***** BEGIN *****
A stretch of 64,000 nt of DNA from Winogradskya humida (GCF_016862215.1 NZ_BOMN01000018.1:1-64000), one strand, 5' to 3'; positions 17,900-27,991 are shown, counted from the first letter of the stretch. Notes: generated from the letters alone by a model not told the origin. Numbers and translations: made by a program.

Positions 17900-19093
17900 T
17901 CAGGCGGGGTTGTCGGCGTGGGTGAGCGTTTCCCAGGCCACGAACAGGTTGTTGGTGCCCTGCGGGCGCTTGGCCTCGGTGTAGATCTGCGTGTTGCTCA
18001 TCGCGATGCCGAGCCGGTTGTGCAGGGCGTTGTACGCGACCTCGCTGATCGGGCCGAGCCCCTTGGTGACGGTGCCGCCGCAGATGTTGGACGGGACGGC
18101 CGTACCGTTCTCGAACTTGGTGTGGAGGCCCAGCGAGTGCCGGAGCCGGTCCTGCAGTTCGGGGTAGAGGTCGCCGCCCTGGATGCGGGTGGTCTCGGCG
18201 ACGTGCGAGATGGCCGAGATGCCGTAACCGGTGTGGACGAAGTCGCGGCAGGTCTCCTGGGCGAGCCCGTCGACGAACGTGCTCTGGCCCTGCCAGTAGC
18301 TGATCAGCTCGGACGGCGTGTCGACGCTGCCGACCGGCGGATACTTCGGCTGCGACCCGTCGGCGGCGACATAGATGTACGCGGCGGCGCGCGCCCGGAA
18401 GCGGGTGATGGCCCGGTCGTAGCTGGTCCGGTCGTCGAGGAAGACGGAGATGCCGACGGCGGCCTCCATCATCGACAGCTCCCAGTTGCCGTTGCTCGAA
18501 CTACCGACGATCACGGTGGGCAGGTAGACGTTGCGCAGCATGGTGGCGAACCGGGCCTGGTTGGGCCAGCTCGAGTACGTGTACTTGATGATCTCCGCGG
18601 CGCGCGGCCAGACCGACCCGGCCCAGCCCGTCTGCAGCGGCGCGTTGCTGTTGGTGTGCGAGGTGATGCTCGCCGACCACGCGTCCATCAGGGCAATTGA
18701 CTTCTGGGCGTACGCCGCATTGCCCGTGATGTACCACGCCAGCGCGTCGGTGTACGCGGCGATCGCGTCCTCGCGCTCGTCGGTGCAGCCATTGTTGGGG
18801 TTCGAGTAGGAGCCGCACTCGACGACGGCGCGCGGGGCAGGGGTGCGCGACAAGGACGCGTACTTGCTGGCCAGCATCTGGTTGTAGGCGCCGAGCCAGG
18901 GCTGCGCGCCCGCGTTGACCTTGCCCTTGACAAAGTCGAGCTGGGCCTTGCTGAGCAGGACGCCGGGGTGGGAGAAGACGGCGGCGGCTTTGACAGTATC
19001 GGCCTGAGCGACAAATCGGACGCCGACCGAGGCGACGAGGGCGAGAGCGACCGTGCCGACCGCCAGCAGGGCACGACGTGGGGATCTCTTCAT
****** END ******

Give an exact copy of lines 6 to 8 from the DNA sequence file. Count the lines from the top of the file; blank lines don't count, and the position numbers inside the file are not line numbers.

18101 CGTACCGTTCTCGAACTTGGTGTGGAGGCCCAGCGAGTGCCGGAGCCGGTCCTGCAGTTCGGGGTAGAGGTCGCCGCCCTGGATGCGGGTGGTCTCGGCG
18201 ACGTGCGAGATGGCCGAGATGCCGTAACCGGTGTGGACGAAGTCGCGGCAGGTCTCCTGGGCGAGCCCGTCGACGAACGTGCTCTGGCCCTGCCAGTAGC
18301 TGATCAGCTCGGACGGCGTGTCGACGCTGCCGACCGGCGGATACTTCGGCTGCGACCCGTCGGCGGCGACATAGATGTACGCGGCGGCGCGCGCCCGGAA